Pop-Hop Books & Print on York Boulevard is a ‘warm and welcoming place’

Pop Hop
Rosario Calatayud-Serna, one of the owners of The Pop-Hop Books and Print on York Boulevard in Los Angeles, CA. April 7, 2023. Mali Abel/The Occidental

Over on York Boulevard, The Pop-Hop Books & Print bursts with books, zines and local art. The previous nine-year owner moved away from LA in 2020, and now there are four other people who run the business.

One of the current co-owners, Rosario Calatayud-Serna, said the four new co-owners have been running the space for the last three years as a collective, each bringing their own skills and interests to the table. They came together with the shared goal of creating a community space that could highlight marginalized voices from communities of color, Calatayud-Serna said.

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Inside The Pop-Hop on York Boulevard in Los Angeles, CA. April 7, 2023. Mali Abel/The Occidental

“It was a little bit of fate, a little bit of magic and understanding the potential of what a community space could be,” Calatayud-Serna said. “And at that time, it was even more needed because we were all scattered, not knowing what was going to be the aftermath of the pandemic.”

Serna said that she and the other co-owners — Jonathan Hinton, Kenzo Martinez and Adriana Yugovich — were able to reopen the store during the COVID-19 pandemic by reducing the operating hours to Thursday through Sunday, with the help of COVID-19 Relief Grants from the city.

“We’re really trying to curate a very beautiful and intentional selection of books,” Calatayud-Serna said. “[A selection] that challenges and that sparks conversation and that really bring about emotion to our community.”

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A mural painted on one of the walls inside The Pop-Hop on York Boulevard in Los Angeles, CA. April 7, 2023. Mali Abel/The Occidental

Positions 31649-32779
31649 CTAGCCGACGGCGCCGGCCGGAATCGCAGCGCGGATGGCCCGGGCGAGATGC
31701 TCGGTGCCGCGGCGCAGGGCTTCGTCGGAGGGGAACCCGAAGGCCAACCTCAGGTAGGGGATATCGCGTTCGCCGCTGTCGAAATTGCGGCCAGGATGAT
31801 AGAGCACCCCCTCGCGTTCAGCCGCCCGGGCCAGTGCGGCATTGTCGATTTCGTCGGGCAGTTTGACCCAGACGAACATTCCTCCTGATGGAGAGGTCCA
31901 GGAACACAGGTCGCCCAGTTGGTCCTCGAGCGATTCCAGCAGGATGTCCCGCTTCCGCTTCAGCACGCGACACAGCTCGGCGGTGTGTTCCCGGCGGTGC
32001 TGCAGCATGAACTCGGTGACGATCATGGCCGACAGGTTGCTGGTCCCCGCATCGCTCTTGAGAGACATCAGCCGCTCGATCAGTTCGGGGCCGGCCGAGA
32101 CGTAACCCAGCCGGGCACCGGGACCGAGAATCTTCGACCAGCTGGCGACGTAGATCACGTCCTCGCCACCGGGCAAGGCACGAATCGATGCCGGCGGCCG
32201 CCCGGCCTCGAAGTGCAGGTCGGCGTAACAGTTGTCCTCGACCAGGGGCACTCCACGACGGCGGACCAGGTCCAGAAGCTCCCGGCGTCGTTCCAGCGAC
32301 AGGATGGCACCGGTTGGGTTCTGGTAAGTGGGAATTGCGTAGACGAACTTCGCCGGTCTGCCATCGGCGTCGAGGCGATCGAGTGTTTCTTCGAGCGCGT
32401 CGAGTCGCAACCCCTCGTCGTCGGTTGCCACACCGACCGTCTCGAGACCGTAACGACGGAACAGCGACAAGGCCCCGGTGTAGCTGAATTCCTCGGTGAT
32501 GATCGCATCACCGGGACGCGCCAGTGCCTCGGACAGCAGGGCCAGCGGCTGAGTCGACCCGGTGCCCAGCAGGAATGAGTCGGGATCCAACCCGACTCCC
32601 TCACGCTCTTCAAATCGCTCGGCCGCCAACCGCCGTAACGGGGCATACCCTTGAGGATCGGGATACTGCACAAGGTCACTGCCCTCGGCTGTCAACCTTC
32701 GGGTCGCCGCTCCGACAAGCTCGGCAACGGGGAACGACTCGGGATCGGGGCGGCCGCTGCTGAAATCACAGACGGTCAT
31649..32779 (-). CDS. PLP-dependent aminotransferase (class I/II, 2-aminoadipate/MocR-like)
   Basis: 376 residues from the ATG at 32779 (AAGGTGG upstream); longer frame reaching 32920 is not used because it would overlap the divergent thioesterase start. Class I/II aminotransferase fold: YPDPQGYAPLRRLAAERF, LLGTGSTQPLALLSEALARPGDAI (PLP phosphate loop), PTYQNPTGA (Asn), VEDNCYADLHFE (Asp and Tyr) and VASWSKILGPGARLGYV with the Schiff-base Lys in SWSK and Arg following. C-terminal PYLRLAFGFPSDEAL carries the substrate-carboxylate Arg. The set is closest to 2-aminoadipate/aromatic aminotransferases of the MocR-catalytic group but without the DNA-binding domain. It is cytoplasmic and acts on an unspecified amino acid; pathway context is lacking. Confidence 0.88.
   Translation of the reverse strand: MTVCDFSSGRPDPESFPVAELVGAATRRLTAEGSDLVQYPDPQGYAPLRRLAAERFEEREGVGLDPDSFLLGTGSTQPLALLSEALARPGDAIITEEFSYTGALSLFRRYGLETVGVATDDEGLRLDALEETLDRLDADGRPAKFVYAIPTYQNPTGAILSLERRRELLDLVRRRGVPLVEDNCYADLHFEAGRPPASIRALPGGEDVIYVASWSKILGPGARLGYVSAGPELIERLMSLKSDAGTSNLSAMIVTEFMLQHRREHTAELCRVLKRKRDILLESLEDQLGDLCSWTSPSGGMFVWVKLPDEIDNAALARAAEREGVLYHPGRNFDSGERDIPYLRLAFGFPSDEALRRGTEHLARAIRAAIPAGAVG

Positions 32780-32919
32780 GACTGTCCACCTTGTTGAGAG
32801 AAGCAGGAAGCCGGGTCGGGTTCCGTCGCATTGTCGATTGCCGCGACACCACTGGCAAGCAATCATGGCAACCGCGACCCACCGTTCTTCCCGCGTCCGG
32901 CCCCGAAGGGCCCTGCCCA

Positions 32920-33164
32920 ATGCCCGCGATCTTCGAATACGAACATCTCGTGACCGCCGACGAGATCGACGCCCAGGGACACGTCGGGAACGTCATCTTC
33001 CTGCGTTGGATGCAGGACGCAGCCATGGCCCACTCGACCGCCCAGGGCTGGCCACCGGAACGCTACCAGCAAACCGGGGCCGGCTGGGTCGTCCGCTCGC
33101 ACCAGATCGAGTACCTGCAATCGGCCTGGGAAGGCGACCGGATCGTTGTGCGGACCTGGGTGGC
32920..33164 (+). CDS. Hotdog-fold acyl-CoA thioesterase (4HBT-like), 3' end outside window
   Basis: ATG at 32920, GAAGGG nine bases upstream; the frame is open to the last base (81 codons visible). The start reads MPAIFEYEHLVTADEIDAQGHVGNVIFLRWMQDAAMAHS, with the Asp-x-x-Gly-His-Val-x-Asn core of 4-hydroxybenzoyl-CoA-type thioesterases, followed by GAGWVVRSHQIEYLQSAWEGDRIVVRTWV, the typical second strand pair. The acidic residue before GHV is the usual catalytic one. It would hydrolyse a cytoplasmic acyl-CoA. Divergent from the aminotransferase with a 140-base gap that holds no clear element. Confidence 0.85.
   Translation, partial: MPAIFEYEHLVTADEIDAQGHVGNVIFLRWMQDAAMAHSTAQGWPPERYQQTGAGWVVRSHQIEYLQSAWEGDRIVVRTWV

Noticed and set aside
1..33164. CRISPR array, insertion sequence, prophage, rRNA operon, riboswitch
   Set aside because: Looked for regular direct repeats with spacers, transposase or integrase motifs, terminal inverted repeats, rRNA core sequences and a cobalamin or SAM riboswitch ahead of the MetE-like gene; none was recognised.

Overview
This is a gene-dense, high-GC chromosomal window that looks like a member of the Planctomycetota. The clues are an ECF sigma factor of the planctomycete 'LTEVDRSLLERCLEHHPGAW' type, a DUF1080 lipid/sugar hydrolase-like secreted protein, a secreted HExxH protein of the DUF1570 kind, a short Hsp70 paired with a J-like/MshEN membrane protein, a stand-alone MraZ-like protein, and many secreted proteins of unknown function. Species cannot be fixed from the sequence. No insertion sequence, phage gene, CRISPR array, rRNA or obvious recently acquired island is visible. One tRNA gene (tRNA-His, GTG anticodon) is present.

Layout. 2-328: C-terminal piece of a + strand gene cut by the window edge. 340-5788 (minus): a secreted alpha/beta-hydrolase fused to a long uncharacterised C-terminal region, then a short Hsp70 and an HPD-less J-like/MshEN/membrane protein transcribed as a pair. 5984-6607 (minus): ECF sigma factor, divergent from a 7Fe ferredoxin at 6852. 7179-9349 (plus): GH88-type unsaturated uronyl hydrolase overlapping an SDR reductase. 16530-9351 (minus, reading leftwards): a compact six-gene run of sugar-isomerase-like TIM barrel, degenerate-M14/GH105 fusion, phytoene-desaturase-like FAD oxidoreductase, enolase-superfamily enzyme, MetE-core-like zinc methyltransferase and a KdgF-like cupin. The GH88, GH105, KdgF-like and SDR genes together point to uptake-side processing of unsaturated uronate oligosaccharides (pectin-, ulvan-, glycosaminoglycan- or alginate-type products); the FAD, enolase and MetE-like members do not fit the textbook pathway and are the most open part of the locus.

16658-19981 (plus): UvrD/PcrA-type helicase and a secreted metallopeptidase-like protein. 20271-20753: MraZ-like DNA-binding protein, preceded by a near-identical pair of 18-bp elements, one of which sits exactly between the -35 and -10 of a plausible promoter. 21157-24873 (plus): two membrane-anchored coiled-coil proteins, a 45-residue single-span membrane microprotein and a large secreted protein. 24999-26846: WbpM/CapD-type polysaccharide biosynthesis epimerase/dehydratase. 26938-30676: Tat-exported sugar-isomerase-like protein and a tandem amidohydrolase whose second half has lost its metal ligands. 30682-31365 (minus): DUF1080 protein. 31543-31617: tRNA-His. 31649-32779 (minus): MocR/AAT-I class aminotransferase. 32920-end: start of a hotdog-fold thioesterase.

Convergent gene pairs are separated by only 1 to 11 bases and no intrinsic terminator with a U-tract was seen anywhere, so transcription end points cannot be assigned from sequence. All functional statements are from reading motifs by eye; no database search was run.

According to Calatayud-Serna, they build relationships with independent publishers and people who are just getting started compiling work. One of the local publishers Pop-Hop works with is a hybrid literary, art and academic journal called Forecast Journal. According to their retail specialist Emily Colvin, she first became attracted to their shared collective values and the store’s emphasis on people gathering together.

“The shop is really adorable,” Colvin said. “There’s a lot of young, wonderful energy in there.”

According to Forecast Journal’s founder and creative director, Farida Amar, the collective prints only 100 tangible copies of each bi-annual work, sold at Skylight BooksArcana and Pop-Hop. She said that the Pop-Hop owners have gone beyond their retailer role in their collaboration with Forecast Journal.

“They are interested in doing community events and the fact that we were invited to engage in that way, from someone that would typically only be a retailer, was very cool. I think it’s what opened the dialogue to be more personal and collaborative, more intimate and community-based,” Amar said. “We can actually be friends with these people. We can make stuff with them. We can hang out with them; we can share ideas with them. It felt more like art family than business.”

As part of its mission to serve the community, the Pop-Hop also offers at least two to three events per month. One of the recent partnerships was with Echo Park’s Good Folk LA. Good Folk LA is a series of folk music concerts featuring local folk musicians in all stages of their careers in alternative spaces, founder Abby Litman said.

“I feel like a bookstore is such a great setting for a folk music show since a lot of us folk songwriters tend to focus a lot on lyrics and storytelling,” Litman said. “The audience was great and was really present for each performer.”

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Store items inside of The Pop-Hop on York Boulevard in Los Angeles, CA. April 7, 2023. Mali Abel/The Occidental

Litman said the values she built Good Folk LA on align with the Pop-Hop, based on their prioritization of the community, and she hopes to host in the space again soon.

“The owners and employees really show their love and passion for books in the way they curate their selection, display their merchandise and build relationships with their community,” Litman said. “It is a really warm and welcoming place.”

Contact Mollie Barnes at mbarnes@oxy.edu


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